Similarly, universal design is the “design of products and environments to be usable by all people, to the greatest extent possible, without the need for adaptation or specialized design.” Again, universal design is for facilities, workplaces, and other public spaces.

Neither standard applies to residences. If they did, halls would be freakishly wide and lined with handrails and every bathroom would be wheelchair accessible.

It’s fine to use contractors with these certifications, but it’s not mandatory. These understand how to build and renovate to accommodate disabilities. But they are not necessarily used to adapting a single home for a single worker with specific functional limitations.

Workers’ comp adaptive housing solutions are extremely customized. At least, they should be. To that end, ATF Medical pairs an Assistive Technology Professional (ATP) Occupational Therapist (OT), and/or a Certified Environmental Access Consultant (C.E.A.C.) with the contractor. These experts take a clinical approach to combining rehab technology with adaptive housing solutions.

Each worker is different. Each condition is different, and each adaptive housing solution is different.

Our Executive Director/Rehab Technology Erin Zablocki, CDME, Master C.E.A.C., ECHM is an expert in adaptive housing solutions and would be happy to answer your questions about the ADA or clinically driven home modifications. Email her at ezablocki@atfmedical.com

 

What is a CHAMP Certification?

Thursday, December 8th, 2022

You may notice the initials CHAMP after the names of some rehab or construction professionals. It’s an acronym for Certified Home Assessment and Modification Professional. It’s also short for champion, of course, and professionals who improve the lives of seriously injured people are certainly champions.

Created just for workers’ compensation, CHAMP is a contractor and accessibility specialist home modification certification program. It was originally initially designed for contractors, but over time the content expanded to include case managers and claims representatives who want to better understand adaptive housing projects.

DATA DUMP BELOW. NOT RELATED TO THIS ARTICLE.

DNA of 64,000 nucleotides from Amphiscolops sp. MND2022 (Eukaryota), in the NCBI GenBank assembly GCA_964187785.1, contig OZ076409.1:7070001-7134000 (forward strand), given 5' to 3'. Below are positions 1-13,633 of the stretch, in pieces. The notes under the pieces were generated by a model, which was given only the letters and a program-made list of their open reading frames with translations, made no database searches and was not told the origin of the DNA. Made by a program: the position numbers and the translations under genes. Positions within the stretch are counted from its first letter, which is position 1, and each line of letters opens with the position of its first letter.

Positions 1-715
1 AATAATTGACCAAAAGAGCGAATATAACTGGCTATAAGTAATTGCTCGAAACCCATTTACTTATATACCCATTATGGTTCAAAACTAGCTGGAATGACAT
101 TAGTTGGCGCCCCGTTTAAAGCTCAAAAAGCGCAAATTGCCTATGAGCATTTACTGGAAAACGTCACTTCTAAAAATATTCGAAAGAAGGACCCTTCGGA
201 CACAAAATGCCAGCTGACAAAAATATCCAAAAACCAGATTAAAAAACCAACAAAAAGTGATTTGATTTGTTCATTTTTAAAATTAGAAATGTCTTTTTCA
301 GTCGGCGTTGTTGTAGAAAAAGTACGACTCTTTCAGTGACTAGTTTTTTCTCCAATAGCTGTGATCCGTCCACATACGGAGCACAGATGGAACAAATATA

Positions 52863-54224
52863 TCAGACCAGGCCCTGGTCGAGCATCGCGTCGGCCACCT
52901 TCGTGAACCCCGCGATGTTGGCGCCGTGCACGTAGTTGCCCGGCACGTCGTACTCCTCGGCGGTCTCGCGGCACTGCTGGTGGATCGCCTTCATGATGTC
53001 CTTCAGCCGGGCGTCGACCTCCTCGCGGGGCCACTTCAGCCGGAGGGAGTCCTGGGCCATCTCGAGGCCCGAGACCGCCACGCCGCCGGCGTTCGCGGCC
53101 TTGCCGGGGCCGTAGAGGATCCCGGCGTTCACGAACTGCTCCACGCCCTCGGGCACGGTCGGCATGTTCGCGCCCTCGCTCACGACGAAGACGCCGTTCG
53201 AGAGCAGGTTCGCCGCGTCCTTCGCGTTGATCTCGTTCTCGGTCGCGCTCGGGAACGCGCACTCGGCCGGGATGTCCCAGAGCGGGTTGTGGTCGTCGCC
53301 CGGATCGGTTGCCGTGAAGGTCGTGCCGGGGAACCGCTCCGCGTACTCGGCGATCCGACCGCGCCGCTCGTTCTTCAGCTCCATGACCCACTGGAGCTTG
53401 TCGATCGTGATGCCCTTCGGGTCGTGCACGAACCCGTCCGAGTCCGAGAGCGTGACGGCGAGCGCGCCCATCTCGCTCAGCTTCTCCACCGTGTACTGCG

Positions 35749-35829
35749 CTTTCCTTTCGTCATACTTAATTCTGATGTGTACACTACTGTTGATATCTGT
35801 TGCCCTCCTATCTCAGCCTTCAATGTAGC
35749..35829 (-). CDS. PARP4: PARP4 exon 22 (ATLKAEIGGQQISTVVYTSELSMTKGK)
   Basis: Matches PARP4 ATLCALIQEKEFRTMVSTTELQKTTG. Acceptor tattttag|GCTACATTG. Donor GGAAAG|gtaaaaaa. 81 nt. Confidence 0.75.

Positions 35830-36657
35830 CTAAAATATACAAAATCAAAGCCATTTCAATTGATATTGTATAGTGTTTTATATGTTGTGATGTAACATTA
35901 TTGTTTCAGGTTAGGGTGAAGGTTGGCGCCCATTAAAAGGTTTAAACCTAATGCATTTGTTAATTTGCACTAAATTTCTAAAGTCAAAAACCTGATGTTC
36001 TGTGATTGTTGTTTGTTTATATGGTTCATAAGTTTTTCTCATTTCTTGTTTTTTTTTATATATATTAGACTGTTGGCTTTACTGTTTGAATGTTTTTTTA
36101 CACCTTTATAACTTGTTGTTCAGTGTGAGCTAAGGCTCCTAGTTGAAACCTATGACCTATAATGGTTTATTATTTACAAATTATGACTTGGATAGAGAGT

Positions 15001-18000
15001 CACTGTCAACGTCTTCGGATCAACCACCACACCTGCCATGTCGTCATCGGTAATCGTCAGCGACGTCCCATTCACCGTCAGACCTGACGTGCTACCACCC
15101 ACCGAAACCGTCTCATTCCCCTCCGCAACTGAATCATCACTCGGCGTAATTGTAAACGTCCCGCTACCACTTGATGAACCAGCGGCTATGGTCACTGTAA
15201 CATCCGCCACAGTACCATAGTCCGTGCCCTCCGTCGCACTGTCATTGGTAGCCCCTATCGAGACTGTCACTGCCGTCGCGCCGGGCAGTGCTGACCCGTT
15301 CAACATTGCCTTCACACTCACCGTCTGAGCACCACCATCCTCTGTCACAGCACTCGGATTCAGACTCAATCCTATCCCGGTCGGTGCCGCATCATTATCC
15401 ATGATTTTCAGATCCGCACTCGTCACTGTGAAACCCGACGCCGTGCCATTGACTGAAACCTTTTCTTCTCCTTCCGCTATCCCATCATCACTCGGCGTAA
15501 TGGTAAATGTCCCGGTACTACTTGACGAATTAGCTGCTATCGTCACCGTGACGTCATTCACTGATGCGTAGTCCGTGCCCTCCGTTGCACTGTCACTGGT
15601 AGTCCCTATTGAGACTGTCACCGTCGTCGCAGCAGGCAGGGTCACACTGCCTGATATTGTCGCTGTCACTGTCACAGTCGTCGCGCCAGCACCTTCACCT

The first step to certification involves intense onsite training. The three-day course explains the workers’ compensation market and terms like medical necessity and disability and about common injuries and medical and functional status. Attendees also learn how to complete assessments and develop a scope of work along with accepted practices for estimating and timelines. The course also discusses products and services, e.g., lifts and medical equipment.

There is also a CHAMPConnect conference that brings claims representatives together with contractors to focus on housing issues and home modifications for injured workers.

ATF Medical promotes professional development among our staff. We are proud to have certified ATPs, CHAMPS, ECHMs, CEACs, CAPS and  more on our roster. Our new Manager of Rehab Technology Dave Bedard holds the CHAMP credential as well as the Assistive Technology Professional (ATP).

If you’re interested learning more about our adaptive housing solutions, please contact Erin Zablocki, our Executive Director of Rehab Technology at ezoblocki@ATFMedical.com.